- The need for leaders and managers to solve crises. Let’s face it, there’s often a great buzz from averting an impending disaster, and some of us love this so much that to embed systems and processes which minimize the likelihood of crises arising may go against the grain. This is often unconscious, and sometimes it’s a misunderstanding of purpose. A recent example includes working with a unit of psychiatrists whose purpose (generally speaking) is to help their patients deal with their crises and to minimize stress. Yet the way they are set up to work frequently places huge stress on the psychiatrists, resulting in a ‘do as I say, not as I do’ culture. The leader’s mindset is to discount inefficiencies in systems and processes because of a belief that ‘we are here to deal with crises’. Yes, the team’s role is to help others deal with their crises, but not to create crises for the team members, who are already extremely stressed out with overwork and very wasteful processes. For leaders like this it’s time to wake up, or move to a different ‘fire fighting’ role.
Another example comes from the world of migration, in itself a very hot topic at the moment. Many people involved in working with migrants are fire fighting experts: they demonstrate huge bravery and commitment to the cause, working in very challenging, often extremely dangerous conditions. Yet once the crisis has been averted, many find it very difficult to switch to the more mundane work involved in more every day aspects of migration, such as working on migration policy with government officials, which ultimately can help stop the crises from emerging in the first place.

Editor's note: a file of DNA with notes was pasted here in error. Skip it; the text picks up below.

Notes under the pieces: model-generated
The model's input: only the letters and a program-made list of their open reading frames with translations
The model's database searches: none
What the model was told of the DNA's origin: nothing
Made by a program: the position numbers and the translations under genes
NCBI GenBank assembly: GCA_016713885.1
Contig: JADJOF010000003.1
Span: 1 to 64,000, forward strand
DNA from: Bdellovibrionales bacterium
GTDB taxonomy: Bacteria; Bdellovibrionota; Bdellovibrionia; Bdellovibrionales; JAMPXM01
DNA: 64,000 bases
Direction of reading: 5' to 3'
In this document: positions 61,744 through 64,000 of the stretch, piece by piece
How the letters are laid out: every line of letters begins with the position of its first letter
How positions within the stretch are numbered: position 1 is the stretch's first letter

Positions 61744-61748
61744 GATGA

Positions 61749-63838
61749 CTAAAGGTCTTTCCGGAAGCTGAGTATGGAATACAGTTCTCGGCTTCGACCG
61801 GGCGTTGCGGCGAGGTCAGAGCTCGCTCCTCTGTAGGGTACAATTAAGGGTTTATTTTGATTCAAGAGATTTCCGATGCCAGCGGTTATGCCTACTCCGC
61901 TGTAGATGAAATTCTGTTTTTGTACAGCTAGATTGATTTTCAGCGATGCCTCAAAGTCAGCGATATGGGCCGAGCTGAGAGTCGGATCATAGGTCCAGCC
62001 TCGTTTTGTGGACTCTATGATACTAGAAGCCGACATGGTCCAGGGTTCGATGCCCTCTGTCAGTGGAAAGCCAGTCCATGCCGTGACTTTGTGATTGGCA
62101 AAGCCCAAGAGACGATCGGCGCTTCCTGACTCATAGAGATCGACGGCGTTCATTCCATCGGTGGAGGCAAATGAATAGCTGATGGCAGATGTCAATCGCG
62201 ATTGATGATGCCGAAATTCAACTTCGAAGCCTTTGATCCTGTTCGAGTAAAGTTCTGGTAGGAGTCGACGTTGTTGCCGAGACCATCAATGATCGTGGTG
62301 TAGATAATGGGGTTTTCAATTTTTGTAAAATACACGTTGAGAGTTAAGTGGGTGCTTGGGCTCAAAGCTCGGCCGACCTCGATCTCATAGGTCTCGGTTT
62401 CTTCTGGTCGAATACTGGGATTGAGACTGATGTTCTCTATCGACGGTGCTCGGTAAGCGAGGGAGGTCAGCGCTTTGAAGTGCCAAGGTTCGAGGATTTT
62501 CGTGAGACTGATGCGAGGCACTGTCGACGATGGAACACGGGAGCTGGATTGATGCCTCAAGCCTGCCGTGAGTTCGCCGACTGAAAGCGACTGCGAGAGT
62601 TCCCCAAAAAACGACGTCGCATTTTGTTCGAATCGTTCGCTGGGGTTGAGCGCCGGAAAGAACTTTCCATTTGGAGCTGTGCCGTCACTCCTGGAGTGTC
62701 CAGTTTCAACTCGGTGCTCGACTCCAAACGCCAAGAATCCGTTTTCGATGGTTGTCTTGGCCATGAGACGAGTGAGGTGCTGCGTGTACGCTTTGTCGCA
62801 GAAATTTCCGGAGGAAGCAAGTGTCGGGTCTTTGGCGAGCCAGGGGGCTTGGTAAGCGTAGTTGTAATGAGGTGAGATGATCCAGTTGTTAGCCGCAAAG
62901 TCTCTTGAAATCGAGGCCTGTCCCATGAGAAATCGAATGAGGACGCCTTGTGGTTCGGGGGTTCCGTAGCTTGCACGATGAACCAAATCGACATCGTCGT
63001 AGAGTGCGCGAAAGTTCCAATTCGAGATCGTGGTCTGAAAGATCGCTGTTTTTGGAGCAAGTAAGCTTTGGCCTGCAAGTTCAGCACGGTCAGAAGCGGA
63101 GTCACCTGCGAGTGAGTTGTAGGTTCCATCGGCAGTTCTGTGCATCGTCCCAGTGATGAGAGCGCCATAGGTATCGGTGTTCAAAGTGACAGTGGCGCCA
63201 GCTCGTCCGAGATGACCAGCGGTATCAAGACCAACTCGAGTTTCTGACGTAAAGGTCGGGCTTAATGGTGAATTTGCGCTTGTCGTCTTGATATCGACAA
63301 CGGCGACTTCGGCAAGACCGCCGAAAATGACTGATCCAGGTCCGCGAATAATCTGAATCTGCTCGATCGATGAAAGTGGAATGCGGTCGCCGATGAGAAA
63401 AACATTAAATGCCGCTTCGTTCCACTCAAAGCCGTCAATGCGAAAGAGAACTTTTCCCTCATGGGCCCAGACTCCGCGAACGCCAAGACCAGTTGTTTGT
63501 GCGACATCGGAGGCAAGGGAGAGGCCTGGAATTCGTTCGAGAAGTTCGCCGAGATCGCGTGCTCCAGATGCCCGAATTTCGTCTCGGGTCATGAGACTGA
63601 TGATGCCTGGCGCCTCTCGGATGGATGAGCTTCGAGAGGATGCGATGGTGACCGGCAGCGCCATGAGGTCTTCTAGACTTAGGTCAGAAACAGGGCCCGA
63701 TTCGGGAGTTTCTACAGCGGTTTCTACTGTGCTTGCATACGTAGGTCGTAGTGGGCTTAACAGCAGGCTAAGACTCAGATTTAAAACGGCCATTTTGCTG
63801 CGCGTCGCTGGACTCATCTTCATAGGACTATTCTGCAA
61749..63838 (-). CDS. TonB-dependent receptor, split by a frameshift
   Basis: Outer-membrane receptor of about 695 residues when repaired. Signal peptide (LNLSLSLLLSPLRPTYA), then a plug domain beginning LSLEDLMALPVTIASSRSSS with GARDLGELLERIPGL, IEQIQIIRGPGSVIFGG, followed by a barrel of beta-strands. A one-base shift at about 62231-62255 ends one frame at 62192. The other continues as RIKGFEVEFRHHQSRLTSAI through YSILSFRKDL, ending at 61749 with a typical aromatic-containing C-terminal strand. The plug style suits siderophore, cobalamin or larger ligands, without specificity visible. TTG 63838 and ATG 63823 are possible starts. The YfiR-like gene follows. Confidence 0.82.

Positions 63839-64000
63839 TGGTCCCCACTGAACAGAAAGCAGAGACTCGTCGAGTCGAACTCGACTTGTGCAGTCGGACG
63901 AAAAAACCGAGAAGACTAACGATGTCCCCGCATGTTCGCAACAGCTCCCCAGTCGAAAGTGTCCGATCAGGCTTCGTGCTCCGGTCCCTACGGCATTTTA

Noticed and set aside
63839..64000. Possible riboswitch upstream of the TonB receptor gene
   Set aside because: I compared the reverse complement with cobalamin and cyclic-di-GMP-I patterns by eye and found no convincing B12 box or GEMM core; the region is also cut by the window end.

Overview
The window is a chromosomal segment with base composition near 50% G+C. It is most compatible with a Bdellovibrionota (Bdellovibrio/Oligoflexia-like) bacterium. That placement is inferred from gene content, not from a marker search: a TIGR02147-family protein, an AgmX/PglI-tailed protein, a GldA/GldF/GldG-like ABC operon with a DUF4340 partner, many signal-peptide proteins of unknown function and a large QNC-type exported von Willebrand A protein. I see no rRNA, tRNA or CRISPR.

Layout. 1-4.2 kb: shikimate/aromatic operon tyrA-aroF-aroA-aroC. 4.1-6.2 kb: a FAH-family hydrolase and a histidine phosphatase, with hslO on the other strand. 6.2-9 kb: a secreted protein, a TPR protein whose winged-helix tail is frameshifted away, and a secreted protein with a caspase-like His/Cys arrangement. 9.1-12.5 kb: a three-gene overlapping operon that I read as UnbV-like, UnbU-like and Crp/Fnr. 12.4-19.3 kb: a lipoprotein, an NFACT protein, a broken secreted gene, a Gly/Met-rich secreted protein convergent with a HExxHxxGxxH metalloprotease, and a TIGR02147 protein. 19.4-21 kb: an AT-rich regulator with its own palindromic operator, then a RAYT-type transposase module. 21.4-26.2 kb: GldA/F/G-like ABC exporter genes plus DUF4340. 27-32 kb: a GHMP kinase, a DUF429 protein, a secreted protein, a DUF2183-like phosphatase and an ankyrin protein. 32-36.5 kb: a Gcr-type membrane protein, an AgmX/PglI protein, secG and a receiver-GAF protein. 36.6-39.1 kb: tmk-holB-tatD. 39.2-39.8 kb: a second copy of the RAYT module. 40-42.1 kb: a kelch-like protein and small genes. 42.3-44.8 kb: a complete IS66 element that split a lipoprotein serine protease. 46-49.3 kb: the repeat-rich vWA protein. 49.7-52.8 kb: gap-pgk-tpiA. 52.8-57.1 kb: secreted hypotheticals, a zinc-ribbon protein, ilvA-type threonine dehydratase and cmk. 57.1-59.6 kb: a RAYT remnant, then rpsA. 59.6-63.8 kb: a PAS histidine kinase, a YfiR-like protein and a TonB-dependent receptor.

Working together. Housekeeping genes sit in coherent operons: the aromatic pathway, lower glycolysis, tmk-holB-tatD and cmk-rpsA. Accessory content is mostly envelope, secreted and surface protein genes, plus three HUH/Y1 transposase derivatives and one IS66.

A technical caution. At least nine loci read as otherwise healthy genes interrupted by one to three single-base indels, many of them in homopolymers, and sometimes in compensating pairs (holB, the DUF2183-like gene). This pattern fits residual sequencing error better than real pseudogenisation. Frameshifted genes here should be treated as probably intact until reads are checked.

Then you only have to look at the world of flooding for another example. Governments are pouring huge amount of resource into flood defenses, yet they’re looking at symptoms, not cause. The fact that farmers only get their EU subsidy if they clear land of trees and, in the case of hill farmers, increase numbers of sheep, resulting in trampling of soil and extreme levels of runoff should be enough for them to realize that that a significant amount of the cause is upstream. But there’s an adrenalin rush (and potentially local political kudos) from diving into tackling symptoms, rather than taking time to fully analyse cause, minimizing the need for expensive solutions in the first place. Tax payers in flood zones are already paying increased tax and insurance premiums, yet little is being done on dealing with the contributing factors upstream. A close contact is an expert in this domain at the Environment Agency (UK), and is constantly finding the (UK) government’s eyes and ears are closed to this. Here’s hoping that will change following the bad flooding this winter (2015-16). Sadly, given the repeated behaviours of various governments, it seems there’s more political kudos from acting in fire fighting mode and leaping in with expensive flood defences rather than tackling the problem more holistically.
Over the years we've learned a lot about what makes for successful application of Lean - Six Sigma in a wide variety contexts, and have often been called in when an initial attempt has going wrong. So if you'd like to know more about how to maximise your likelihood of returns - and as a result get the best from your investment - do get in touch for an informal chat. We'd love to hear about your experiences, and to share what's worked for us with other clients.